A Texas woman has filed suit against Dollar Tree, Inc., accusing the company of negligence in a slip and fall accident that led to severe injuries. Lavern Mitchell filed suit against the chain of dollar stores on December 3, 2018, claiming that she “slipped and fell on a puddle of a brownish foreign substance” at a Dollar Tree location in Texas City in Galveston County.
Galveston County Woman Files Slip & Fall Suit Against Dollar Tree
To secure justice in the case, the plaintiff will be required to prove by a preponderance of the evidence that Dollar Tree was negligent in maintaining the floor safety of its Texas City location. In most cases, a finding of negligence implies that the store was unnecessarily careless, risking the health and wellbeing of customers.
Evidence In A Slip & Fall Case
Civil cases generally use a legal standard of evidence known as a “preponderance of the evidence.” While criminal cases must be proved beyond a reasonable doubt, plaintiffs in civil claims need only demonstrate that at least 51% of the evidence proves their allegations. This is a lower standard, one that is easier for most plaintiffs to clear.
To prevail in court, a plaintiff in a slip and fall claim is generally required to prove that the store in question failed to address a safety hazard. In civil claims, stores are compared to similarly-situated establishments. Jurors will be asked to compare what the store in case did to what we would expect out a reasonable store under similar circumstances.
In her lawsuit, Mitchell accuses Dollar Tree of allowing her to suffer injuries by neglecting to address a spill on the floor. Further, she claims that the substance on the ground “had the consistency and overall look of dishwashing detergent.” These claims will need to be substantiated in a court of law, using evidence and legal argument.
Steps To Take
What can be used as evidence in a slip and fall claim of this nature? What can you do to protect your best interests if you happen to fall one day? Ideally, depending on the level of your injuries, you will have the presence of mind to take extensive photos of the scene directly after the fall. Securing photographic evidence can prove your side of the story, by clearly showing the substance on which you slipped. It can also be helpful to take photographs of your injures after the fall to substantiate your claims that you were harmed.
Preserving your clothes in exactly the same state as the day of the fall may also help. If you slipped and fell on a slippery substance, for example, it could help to prosecute your claim if you keep the shoes, complete with residue of the sticky substance, in a plastic bag. Your attorney may be able to use this evidence in court.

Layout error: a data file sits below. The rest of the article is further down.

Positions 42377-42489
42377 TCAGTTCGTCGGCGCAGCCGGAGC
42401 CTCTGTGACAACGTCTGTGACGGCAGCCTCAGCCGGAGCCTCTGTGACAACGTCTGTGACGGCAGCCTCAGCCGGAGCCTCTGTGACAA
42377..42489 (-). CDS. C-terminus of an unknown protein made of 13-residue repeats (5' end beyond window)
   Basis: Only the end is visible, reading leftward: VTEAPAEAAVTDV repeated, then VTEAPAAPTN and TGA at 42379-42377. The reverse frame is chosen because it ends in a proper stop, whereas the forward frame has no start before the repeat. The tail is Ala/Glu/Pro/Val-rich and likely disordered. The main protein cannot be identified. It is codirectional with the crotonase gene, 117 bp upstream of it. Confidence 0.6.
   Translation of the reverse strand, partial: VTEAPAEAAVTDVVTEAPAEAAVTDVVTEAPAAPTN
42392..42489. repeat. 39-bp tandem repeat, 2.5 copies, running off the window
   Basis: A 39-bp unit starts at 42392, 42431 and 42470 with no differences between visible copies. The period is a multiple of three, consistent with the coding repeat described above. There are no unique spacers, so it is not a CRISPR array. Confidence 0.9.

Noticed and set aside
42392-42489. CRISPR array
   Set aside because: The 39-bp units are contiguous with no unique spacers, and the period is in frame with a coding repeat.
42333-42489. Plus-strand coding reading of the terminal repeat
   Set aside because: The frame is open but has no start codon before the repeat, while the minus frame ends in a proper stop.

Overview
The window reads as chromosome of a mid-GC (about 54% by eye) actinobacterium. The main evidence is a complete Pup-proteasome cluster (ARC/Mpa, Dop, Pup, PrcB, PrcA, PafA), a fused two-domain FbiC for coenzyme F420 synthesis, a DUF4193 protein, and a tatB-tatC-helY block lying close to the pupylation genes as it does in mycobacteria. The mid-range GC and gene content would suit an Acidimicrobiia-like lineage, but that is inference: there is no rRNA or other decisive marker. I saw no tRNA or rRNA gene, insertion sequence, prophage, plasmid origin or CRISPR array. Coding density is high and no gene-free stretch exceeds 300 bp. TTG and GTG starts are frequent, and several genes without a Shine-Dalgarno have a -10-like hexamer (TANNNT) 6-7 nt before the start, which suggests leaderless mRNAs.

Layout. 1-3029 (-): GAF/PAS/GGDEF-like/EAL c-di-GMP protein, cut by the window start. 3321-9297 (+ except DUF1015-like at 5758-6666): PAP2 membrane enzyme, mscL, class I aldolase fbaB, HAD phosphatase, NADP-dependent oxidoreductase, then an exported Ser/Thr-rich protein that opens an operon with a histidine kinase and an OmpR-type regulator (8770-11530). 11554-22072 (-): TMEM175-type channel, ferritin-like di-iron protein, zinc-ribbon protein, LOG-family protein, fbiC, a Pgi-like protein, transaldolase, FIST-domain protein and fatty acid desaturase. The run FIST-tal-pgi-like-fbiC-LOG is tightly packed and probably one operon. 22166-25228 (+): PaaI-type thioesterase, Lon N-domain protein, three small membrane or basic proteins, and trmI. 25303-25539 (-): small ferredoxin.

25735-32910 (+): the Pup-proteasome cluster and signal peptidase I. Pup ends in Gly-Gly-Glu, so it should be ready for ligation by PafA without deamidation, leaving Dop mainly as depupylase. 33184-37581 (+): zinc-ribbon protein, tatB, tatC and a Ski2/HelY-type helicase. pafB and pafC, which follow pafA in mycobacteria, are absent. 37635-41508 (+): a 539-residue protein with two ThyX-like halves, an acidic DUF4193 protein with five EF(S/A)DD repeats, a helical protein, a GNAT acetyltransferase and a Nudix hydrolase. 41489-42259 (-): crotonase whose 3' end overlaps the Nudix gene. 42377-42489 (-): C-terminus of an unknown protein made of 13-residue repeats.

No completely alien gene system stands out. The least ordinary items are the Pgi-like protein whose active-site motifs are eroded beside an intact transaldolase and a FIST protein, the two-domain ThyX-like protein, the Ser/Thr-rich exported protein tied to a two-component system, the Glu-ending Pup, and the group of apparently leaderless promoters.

Medical evidence will also come in handy. After a serious fall, it’s best practice to proceed immediately to the nearest emergency room or your trusted doctor. Having a medical professional look over your injuries and provide a concrete diagnosis can help in court, by proving to jurors and the judge that you were injured as you say you were. Going straight to a doctor after falling down simply proves that you really hurt yourself.
Seeking medical help also goes a long way in determining the damages that you claim, because you will be compensated, if you are compensated, according to the financial losses that you have sustained. Having a clear diagnosis can help buttress your claims for damages, especially considering that many of your damage claims will involve medical expenses.
Dollar stores have popped up around the country, and while these establishments have big budgets and deep pockets, they are not above the law. America’s strong history of civil law allows injured people to pursue financial compensation after suffering injuries due to someone else’s negligence.
The Rules Of Negligence
What does negligence look like? It looks like a careless disregard for the safety of others. We expect stores to maintain appropriate cleanliness, and to remove sticky substances from the floor to keep us safe. When a store fails to do so, serious injuries may be the inevitable result.
In general, business establishments can only be held accountable for failing to address foreseeable risks, ones that any reasonable person would be able to assess and judge as posing a risk of harm. A spill on the floor obviously presents a risk that someone will slip and fall. There’s no question of that, but store managers aren’t expected to know about everything the minute it happens. Most courts therefore grant managers and employees a short grace period in which they can be notified about risks and take the appropriate steps.
Negligence filters in when managers and employees fail to address the problem within a reasonable amount of time. If for example, it was found that a Dollar Tree store had allowed a slippery substance to coat the floor of an aisle for an hour, the store could likely be held liable for any injuries that occur as a result, because an hour is far from reasonable.